Computers and televisions are the prime examples of this phenomenon: The product becoming a commodity is why Chinese-owned Lenovo now makes ThinkPads instead of IBM. It’s the same reason LG Chem now owns Zenith, which pioneered remote controls and HDTV.
Now the same thing is happening in batteries. And it’s not in the least because business is bad.
The lithium battery market is expected to grow monumentally. Navigant Research estimates that the automotive battery market will grow from just $7.8 billion in 2015 to $30.6 billion by 2024! Utility scale energy storage will add another $8.44 billion annually.
And that’s not even counting the usual suspects: mobile phones, tablets, laptops, and other rechargeable household devices.
As this happens, the selling price is falling. And that’s what is hurting companies.
Selling prices for lithium ion batteries today range from $250 to below $190 per kilowatt-hour, down from the average of $500-$600/kWh just a few years ago. That’s expected to fall below $100/kWh within the next six years.
Those who can’t stay profitable as prices fall will fail. Take, for example, the story of Seeo.
The startup was founded in 2007, and aimed to improve upon a nano-structured battery design originally developed at Lawrence Berkeley National Laboratory.
But Seeo quickly found out how competitive and costly the lithium battery industry really is. High cash burn and low success rate made it ripe for buying.
Bosch bought the company out in late 2015. And it wasn’t because Seeo’s ideas were bad; in fact, its solid-state battery design was an extremely valuable one.
The startup just couldn’t afford to keep it up alone. And now its research — and its profits — fly under the banner of Robert Bosch LLC.
#2 Resource Scarcity
The M&A action isn’t just going on in the battery production segment: miners of the most important ingredient are in the game as well.
Two of the top holdings in the Global X Lithium (NYSE: LIT) ETF — FMC Corp. (NYSE: FMC) and Sociedad Quimica y Minera De Chile S.A., better known as SQM (NYSE: SQM) — are each up more than 40% on the year.
Currently, about 39% of produced lithium goes to making batteries. With the lithium battery market slated to grow at over 22.8% annually, it will begin to put a strain on lithium supply, and send prices higher.
In fact, prices are already rising. In 2009, lithium carbonate hit $5,000 per tonne; today, it can be sold for over $20,000/tonne.
Companies with high production and high-quality product are winning out here. Lithium mining has quickly become the place to be, with even oil majors buying up-and-coming lithium players.
As the lithium battery market continues to mature — which will include continued consolidation — it seems the smartest way to play it is through the international manufacturers and miners with access to the best resources. Don’t get caught betting on an unproven entrant into this highly competitive market!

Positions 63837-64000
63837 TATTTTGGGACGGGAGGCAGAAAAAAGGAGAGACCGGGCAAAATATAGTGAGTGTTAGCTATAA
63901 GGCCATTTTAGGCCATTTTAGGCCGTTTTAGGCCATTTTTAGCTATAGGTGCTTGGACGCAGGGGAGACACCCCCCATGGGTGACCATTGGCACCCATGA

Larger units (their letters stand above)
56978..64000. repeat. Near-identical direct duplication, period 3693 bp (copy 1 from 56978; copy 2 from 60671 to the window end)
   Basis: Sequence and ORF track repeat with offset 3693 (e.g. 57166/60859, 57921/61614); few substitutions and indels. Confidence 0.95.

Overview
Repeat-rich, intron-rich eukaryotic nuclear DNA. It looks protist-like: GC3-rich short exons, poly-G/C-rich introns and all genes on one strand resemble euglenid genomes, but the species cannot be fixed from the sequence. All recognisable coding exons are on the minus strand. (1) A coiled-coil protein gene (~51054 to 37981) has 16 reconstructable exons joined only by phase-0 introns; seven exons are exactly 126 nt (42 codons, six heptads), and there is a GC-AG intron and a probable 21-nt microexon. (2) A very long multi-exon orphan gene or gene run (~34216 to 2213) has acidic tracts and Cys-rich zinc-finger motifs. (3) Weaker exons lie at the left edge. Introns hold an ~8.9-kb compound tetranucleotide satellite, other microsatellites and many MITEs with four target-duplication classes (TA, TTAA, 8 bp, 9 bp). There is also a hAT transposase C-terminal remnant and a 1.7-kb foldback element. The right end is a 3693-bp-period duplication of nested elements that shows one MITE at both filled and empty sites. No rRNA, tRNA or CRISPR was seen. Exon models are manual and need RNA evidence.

Author: Yesenia Rivera Published: 12/4/19 Solar United Neighbors
An unelected board is denying permits to install solar panels.
The Historic Preservation Review Board has issued new guidelines for solar installations on historic district buildings. These guidelines are a step in the right direction. But there’s more work to be done.
We need the Board to explicitly allow solar installations on front facing roofs. Further, they should not put restrictions on solar that increase the cost of the system or reduce its efficiency to the point where it not economically feasible. D.C. has committed to generating 100% renewable energy, but we’ll never get there as long as roadblocks to solar like this exist.
The Board will discuss these new guidelines at its December 19 meeting. This is our opportunity to demonstrate solar’s strong support in the District. Please join us.
Historic Preservation Review Board meeting
Thursday, December 19
One Judiciary Square
Room 220 South
441 4th Street, NW
Washington, D.C., 20001 Click here to RSVP
Author: Kavya Balaraman Published 12/3/19 Update Utility Dive
UPDATE: Dec. 3, 2019: The senate approved the nomination of Dan Brouillette with a 70-15 vote on Monday.
The Senate Energy and Natural Resources Committee grilled Department of Energy Deputy Secretary Dan Brouillette, the nominee to replace outgoing Secretary Rick Perry, about any potential ties to Ukraine as well as his commitment to baseload power at a Thursday confirmation hearing.
Brouillette denied any knowledge of alleged communications between Perry and high-level Ukrainian officials about the board composition of a state-owned Ukranian natural gas company. Perry announced his resignation on Oct. 17 after reports of the communications entangled him in ongoing congressional proceedings to impeach President Donald Trump.